A well-built stone wall is a joy to encounter. This one especially so because it bears the patina of old Pittsburgh: smoke, coal dust, years of rain and ice concretized. There are soaring retaining walls all around the city holding up erratic hillsides but these smaller ambling walls are harder to come by and easier to miss, especially tucked inside the park.

Still, there’s something lovely about dwelling in progress that is left in the dust of projects and their very particular aims.

I have always loved the notion of the W.P.A. because it seemed  – in the most liberal and romantic of ways – an acknowledgement of the good work many hands can do.  But it also acknowledged the artist as citizen, in spite of constant haggling over  projects and their quantifiable purposes and the less clear-cut values of murals and photographs and other non essentials.

A humorous account of this conflict appears in an article from the New York Times dated April 4, 1935  (you can find a link to it here).  City Aldermen were up in arms about who should and should not be on relief. More specifically, an investigation was launched regarding $3,187,000 of relief appropriations spent on paying unemployed people to provide dancing lessons—including tap, ballet, and  eurythmic (the description of which especially unsettled the Aldermen)—to teach the proper manipulation of shadow puppets, and finally, to teach other unemployed people how to make “boon doggles.”

The eurythmic dancing was bad enough. Then Mr. Henry O. Dresser (teacher and maker of boon doggles) had his turn to describe their purpose to the Aldermen. He described them  “braided leather gadgets – “things that men and boys do that are useful in their every day operations or recreations or about their homes.”  But he failed to convince his interrogators of any broader purpose – and he seemed to find no joy at all in his making.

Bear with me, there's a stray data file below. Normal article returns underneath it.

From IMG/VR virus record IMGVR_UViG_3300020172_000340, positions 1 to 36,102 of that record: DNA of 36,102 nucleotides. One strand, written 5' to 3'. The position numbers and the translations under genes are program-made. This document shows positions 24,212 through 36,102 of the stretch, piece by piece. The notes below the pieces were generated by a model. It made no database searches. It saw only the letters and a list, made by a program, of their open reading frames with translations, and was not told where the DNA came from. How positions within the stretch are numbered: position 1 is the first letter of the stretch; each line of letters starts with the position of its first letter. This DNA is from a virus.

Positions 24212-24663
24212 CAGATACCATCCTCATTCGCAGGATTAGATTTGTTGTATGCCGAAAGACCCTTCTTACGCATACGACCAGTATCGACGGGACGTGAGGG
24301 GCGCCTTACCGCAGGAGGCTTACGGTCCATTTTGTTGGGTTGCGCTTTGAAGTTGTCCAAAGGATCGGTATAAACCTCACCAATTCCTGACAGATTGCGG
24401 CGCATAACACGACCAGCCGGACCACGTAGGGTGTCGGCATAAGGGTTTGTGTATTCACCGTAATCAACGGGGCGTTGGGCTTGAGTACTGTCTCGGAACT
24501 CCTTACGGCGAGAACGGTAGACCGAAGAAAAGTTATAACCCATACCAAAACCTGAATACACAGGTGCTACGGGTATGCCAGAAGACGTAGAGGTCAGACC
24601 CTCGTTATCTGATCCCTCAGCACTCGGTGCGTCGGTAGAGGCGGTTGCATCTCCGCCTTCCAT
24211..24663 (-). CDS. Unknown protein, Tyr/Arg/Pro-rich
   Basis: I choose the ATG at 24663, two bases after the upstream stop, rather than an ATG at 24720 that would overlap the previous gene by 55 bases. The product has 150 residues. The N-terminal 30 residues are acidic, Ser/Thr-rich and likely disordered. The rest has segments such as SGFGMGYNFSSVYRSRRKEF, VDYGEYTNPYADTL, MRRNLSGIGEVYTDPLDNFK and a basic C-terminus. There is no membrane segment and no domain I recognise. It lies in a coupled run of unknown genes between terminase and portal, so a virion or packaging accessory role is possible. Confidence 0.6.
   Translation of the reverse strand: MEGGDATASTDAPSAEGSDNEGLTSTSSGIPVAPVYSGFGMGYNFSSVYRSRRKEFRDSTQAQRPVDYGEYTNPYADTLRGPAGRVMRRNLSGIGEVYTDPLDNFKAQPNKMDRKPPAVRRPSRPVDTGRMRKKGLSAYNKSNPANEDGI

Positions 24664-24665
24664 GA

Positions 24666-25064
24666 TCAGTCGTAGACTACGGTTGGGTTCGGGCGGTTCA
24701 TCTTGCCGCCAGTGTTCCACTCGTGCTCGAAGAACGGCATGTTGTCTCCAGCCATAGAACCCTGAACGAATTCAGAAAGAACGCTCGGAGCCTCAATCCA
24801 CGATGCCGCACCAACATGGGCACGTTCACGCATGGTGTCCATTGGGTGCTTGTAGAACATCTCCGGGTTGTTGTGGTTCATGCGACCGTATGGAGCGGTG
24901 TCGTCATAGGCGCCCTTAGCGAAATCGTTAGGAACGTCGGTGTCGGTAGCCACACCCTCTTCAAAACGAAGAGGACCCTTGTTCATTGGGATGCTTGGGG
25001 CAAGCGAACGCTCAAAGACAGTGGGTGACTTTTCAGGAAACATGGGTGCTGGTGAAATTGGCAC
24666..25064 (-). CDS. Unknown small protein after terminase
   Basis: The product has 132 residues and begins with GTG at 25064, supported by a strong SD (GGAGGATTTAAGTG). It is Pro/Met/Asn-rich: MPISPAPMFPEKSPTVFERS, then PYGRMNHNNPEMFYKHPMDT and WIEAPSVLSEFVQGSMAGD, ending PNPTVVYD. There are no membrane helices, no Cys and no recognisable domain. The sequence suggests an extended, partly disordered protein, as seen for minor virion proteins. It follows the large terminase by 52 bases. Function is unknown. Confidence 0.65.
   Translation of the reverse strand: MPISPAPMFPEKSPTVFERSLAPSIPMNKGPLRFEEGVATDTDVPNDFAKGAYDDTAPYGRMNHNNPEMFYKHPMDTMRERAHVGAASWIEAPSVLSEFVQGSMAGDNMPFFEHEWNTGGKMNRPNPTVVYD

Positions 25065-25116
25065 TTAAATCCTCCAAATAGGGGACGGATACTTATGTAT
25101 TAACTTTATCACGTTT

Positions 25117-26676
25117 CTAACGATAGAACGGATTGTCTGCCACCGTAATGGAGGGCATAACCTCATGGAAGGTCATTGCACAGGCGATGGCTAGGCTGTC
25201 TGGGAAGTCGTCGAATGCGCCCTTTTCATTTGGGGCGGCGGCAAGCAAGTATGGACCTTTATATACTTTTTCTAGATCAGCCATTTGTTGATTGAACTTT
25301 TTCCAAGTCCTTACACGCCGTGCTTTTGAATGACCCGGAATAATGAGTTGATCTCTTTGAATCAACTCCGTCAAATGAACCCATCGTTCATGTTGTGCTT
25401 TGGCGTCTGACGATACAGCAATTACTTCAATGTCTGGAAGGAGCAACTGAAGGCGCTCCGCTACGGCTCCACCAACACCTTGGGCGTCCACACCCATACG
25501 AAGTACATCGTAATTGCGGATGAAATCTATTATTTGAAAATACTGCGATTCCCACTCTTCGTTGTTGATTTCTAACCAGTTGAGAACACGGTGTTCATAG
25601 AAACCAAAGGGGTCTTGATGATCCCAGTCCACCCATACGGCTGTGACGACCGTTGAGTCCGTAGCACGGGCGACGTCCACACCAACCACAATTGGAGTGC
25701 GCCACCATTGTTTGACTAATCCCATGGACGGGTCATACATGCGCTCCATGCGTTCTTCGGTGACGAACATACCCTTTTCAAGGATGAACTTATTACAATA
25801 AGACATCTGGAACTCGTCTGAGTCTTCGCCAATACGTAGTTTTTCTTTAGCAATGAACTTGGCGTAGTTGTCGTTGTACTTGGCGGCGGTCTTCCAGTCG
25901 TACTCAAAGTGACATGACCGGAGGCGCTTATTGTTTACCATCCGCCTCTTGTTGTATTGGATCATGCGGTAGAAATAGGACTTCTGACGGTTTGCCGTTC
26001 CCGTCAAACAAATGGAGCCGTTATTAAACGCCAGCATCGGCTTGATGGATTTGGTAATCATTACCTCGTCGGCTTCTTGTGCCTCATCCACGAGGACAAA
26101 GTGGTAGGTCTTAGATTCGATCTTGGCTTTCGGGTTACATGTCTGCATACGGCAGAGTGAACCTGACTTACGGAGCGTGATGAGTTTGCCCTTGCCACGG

Although boondoggles- braided leather lanyards used by boy scouts in Britain and the United States used for decorative and practical purposes – were nothing new, the word was unfamiliar and in the aftermath of the article boondoggle became the term for a wasteful or unnecessary project.

It’s likely that Mr. Dresser’s work teaching others how to make “boon doggies” was, perhaps, devoid of much significance.  But in the dancing and the puppets and a slew of other seemingly useless activities taught by and to the unemployed, surely there was progress.

Porky Chedwick is not dead

My  father, who turned 84  in April, still goes to work every day. Since my mother died he’s been left to his own devices but as always he makes his rounds based on going to and coming from the car dealership where he is currently employed.  He comes home, eats his dinner,  tends his clothes, and decides what he will wear the next day. In the morning he makes a single cup of coffee and takes his medicine. He has some cereal and gets on his way.

The story I want to tell about my father happened almost ten years ago. We were second in line at the Social Security Office. Porky Chedwick—the Daddio of the Raddio, your Platter Pushin Pappa, The Boss Man—and a woman I assumed was his wife, were first. That’s Porky Chedwick, my dad said.  But I wasn’t so sure. I thought he might be dead. When number 1 was called, Pork shuffled up to the counter to ask his question, and the people on the other side of the window kept telling him the same thing over and over again. It was clear the office staff is trained to do this until you give up and go away. The capacity for repeating yourself mechanically is not a bad skill to have in such circumstances.